Critics of the proposed Regents Road Bridge in University City planned to file a lawsuit Wednesday morning against the city of San Diego, claiming that the city violated the California Environmental Quality Act by fully designing the bridge before completing state-mandated environmental review.
The suit says the city 'turns state environmental law on its head' by prematurely allocating enough money to design all aspects of the bridge, which city officials want to link Regents Road over Rose Canyon.
'The city has once again violated state environmental law by putting the cart before the horse,' said Deborah Knight of Friends of Rose Canyon. 'You can't proceed with a project and promise to do environmental review later.'
The group wants to stop the project. It contends that building the bridge will devastate one of the city's most valuable remaining slices of open spaces. Bridge proponents say it will ease traffic congestion on Genesee Road and improve emergency access for firefighters.
City Council President Scott Peters, a proponent of the bridge whose district includes the canyon, could not be immediately reached for comment.
In 2005, the city hired Project Design Consultants (PDC) to conduct an environmental study of several different options for easing traffic congestion in the University City area. PDC recommended the bridge option, and the City Council initiated an effort to build it in August 2006.
Friends of Rose Canyon promptly sued the city, claiming that the environmental impact report the City Council certified as part of the project was deeply flawed, and, they contended, the company that selected the bridge option also knew it was in line to get the bridge construction contract if it won. The city conceded before a judge could reach an opinion. In March the City Council voluntarily tossed several key elements out of the study and agreed to do them again. In November, a judge ordered the city to pay some $450,000 to the bridge opponents' attorneys, Rachel Hooper of Shute, Mihaly and Weinberger and Marco Gonzalez of Coast Law Group.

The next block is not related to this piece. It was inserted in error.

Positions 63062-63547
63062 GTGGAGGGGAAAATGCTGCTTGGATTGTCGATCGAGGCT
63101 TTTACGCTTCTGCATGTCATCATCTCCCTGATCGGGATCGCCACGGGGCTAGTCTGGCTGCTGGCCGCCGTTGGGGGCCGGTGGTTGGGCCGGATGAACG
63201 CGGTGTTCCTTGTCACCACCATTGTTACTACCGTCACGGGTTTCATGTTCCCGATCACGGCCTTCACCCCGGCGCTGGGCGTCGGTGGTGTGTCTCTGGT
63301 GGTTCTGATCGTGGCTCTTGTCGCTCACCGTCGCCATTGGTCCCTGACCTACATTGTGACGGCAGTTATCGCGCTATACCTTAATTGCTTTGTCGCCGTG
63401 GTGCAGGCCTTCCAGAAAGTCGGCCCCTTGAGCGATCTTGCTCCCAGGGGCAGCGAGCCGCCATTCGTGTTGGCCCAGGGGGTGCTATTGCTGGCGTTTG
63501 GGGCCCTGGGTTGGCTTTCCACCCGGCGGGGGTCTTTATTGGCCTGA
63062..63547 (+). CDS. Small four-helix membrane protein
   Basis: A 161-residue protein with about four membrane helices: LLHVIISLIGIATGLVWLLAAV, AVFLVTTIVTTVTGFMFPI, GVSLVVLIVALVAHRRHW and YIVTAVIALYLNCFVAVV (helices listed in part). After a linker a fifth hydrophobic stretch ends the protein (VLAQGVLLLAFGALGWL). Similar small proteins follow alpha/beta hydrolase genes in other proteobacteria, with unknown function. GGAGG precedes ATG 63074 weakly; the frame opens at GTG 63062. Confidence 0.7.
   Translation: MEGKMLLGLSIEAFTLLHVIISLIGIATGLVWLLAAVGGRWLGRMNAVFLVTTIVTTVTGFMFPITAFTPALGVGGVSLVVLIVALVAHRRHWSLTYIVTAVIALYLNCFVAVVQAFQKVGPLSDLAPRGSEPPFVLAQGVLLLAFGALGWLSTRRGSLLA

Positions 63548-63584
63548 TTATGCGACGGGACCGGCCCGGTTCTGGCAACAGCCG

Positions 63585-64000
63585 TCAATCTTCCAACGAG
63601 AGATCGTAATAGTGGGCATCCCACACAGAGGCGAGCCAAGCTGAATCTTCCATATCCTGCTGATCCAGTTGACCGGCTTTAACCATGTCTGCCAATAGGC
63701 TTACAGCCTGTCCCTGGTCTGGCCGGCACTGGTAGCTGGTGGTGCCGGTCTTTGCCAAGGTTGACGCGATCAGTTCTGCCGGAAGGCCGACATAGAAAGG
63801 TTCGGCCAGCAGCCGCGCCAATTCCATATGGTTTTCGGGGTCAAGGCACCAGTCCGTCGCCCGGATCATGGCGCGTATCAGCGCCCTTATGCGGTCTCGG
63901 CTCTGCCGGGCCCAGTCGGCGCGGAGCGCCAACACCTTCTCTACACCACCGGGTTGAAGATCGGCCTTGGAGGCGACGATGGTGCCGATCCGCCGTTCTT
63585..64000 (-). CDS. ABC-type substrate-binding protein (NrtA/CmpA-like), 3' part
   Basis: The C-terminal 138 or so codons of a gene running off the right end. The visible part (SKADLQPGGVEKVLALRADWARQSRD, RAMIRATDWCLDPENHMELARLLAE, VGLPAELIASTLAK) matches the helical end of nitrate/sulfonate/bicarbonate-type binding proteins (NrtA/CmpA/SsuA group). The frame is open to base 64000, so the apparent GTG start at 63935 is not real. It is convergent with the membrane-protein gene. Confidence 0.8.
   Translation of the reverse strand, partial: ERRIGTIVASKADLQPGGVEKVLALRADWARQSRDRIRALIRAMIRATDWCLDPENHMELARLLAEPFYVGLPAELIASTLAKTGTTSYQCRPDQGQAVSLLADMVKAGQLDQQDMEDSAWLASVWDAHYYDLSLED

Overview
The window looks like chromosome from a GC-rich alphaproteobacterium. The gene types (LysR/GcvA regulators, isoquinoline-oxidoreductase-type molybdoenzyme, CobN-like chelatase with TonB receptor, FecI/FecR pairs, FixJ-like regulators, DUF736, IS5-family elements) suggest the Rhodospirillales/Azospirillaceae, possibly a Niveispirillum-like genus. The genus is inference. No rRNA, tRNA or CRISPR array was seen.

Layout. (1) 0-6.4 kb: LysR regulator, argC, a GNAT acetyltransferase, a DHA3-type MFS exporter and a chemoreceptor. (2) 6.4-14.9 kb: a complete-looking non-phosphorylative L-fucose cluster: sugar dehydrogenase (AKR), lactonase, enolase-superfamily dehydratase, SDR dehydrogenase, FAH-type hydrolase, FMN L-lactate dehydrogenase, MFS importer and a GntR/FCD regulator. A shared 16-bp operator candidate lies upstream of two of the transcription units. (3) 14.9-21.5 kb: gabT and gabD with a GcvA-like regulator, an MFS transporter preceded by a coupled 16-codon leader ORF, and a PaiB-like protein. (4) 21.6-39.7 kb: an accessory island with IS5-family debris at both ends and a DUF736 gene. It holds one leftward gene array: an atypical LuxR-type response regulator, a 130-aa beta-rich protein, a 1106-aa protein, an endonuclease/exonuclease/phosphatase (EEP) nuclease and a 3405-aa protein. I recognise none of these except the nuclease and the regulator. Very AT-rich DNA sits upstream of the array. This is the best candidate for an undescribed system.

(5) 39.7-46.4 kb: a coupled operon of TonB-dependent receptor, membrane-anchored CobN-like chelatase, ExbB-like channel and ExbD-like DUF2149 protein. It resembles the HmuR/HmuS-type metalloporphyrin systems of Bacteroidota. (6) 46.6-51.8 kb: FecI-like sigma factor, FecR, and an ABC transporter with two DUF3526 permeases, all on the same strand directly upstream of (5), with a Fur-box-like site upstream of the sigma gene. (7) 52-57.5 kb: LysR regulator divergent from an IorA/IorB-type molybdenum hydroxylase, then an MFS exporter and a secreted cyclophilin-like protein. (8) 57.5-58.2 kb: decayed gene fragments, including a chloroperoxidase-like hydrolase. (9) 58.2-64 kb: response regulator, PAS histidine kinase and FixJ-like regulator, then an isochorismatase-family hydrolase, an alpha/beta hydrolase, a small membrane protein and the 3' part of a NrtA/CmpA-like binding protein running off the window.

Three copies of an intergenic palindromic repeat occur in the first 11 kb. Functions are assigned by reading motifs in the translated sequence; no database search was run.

But in the meantime, the City Council pledged some $4.6 million to Project Design Consultants—the same group that did the flawed study—to do a complete design of the bridge. The argument was that the environmental review could not be completed without designing the bridge.
In the new lawsuit, the plaintiffs say that only a rudimentary design is needed to do a study, typically costing only 15 percent of the project's estimated price tag. The lawsuit asks the court to void the city's contract with PDC, order a stop to any work on the bridge before a new review is performed and compel the city to pay attorney and court fees resulting from the suit.
'There's a real possibility it will never be built,' Knight said. 'It faces huge environmental hurdles. Putting millions of dollars into designing a bridge when you have no study, well, it's a huge risk of public funds.'